Highlights Citric Acid Cycle
1. The citric acid cycle occurs in mitochondria. The most important structural feature of mitochondria are the innner membrane, the matrix (where the enzymes are dissolved), and the cristae (the infoldings of the inner membrane).
2. The oxidative decarboxylation of pyruvate (oxidative = NADH produced), is a reaction that occurs AFTER glycolysis in the mitochondrion, but BEFORE the Citric Acid Cycle. The reaction is catalyzed by the pyruvate dehydrogenase complex, to form acetyl-CoA and is another "big bang" reaction. It has a very large negative free energy (delta G), AND makes an activated form of acetate - a thioester bond in acetyl-CoA. Five coenzymes are involved - TPP (thiamine pyrophosphate), NAD, FAD, Coenzyme A, and lipoic acid.
3. The cyclic pathway of the citric acid cycle (also called TCA cycle or Kreb's Cycle) is generally considered to "start" with addition of acetyl-CoA to oxaloacetate (OAA) to form citrate. This first reaction uses energy of the high energy thioester bond to form citrate. Coenzyme A is released in the process.
4. Rearrangement of citrate to isocitrate is catalyzed by aconitase. This enzyme was targeted by coyote killers in the 1960s.
4. The first oxidative decarboxylation in the citric acid cycle (oxidative = NADH or FADH2 produced, decarboxylation = carbon dioxide produced) occurs in the third step, yielding NADH and a five carbon compound, alpha-ketoglutarate. The enzyme is isocitrate dehydrogenase.
5. Oxidative decarboxylation of alpha-ketoglutarate by alpha-ketoglutarate dehydrogenase (alphaKGDH) occurs in the fourth step. The product of the reaction is a four carbon molecule, succinyl-CoA. AlphaKGDH uses the same coenzymes and almost exactly the same mechanism as pyruvate dehydrogenase.
6. The fifth step is the only step where a triphosphate is directly produced (substrate level phosphorylation). GTP is the triphosphate produced, and coenzyme A is released in the process. This is catalyzed by succinyl-CoA synthetase.
7. The remaining steps of the citric acid cycle are devoted to regenerating the four carbon oxaloacetate molecule. Step six involves oxidation of succinate (by FAD, to produce FADH2), catalyzed by succinate dehydrogenase. It is the only enzyme of the cycle not found in the mitochondrial matrix. Instead, it is embedded in the inner mitochondrial membrane. Fumarate is the product of this reaction. The oxidation reaction that makes fumarate is different in being a reaction where protons and electrons are taken away to make a double bond and for this reason, FAD is needed instead of NAD.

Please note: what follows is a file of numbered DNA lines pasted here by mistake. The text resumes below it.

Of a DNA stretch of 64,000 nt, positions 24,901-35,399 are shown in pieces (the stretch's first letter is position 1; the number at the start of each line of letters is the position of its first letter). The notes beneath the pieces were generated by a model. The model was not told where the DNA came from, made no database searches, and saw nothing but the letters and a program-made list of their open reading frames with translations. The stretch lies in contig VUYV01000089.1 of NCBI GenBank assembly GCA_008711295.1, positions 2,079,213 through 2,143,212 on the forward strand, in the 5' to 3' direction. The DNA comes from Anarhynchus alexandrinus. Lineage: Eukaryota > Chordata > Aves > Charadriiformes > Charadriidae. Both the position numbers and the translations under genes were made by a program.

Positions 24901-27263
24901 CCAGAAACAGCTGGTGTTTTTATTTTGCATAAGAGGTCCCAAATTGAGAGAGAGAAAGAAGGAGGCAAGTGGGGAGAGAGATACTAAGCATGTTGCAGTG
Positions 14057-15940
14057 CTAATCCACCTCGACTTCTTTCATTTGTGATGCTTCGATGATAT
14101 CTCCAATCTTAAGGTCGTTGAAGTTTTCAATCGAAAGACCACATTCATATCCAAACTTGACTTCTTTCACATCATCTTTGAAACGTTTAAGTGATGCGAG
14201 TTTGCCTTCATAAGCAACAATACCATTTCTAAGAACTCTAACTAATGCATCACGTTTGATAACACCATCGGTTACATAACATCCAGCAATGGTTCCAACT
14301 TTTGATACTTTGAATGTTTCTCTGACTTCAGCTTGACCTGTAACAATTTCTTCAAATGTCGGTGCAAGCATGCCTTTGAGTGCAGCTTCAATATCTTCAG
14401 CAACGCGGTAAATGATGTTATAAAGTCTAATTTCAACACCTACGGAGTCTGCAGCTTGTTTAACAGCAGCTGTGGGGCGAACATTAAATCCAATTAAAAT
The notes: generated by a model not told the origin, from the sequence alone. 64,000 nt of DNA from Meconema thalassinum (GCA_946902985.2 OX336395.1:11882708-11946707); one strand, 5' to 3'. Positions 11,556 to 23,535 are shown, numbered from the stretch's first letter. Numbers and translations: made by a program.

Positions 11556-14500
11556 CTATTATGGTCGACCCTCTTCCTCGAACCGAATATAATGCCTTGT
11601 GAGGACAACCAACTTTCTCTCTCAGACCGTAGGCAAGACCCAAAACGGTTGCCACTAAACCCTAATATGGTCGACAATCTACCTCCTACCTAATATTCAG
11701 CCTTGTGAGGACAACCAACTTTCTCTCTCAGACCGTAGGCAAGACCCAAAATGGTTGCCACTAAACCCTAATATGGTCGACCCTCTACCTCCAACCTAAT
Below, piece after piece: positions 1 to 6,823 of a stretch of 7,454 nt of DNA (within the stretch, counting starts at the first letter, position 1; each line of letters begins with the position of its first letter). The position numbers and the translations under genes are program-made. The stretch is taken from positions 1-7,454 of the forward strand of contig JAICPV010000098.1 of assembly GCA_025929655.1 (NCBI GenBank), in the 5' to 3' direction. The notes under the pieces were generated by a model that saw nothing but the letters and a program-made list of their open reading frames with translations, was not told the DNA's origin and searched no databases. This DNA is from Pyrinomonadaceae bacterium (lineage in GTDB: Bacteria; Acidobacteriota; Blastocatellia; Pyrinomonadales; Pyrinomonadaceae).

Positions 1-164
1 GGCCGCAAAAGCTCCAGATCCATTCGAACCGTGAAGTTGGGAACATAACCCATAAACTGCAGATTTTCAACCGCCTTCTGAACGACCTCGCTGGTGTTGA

8. Addition of water to the double bond in fumarate yields L-malate in the seventh reaction, catalyzed by fumarase. The eighth step of the citric acid cycle involves oxidation of malate (by NAD+ to produce NADH) to yield oxaloacetate. This reaction is the simple oxidation of an alcohol to a ketone and is catalyzed by malate dehydrogenase. It is unusual in being a rare oxidation that requires input energy. This reaction is "pulled" by the next reaction (first reaction) in which oxaloacetate is made into citrate. Breaking of the bond between acetate and coenzyme A (CoA) releases energy, which drives that reaction forward.
9. Both alphaketoglutarate and oxaloacetate can readily be converted into the amino acids glutamate and aspartate, respectively. Remember from previously that pyruvate can be converted to alanine, as well.
10. The citric acid cycle is called anaplerotic, which means "to fill up" because several of its intermediates are important in other anabolic and catabolic pathways. Alpha-ketoglutarate, for example, can be converted easily to glutamic acid (and vice-versa) and oxaloacetate can be converted to glucose or aspartic acid (and vice-versa).
11. The citric acid cycle is regulated largely at the level of availability of NAD+ and FAD. When these are low in abundance, the pathway slows or stops.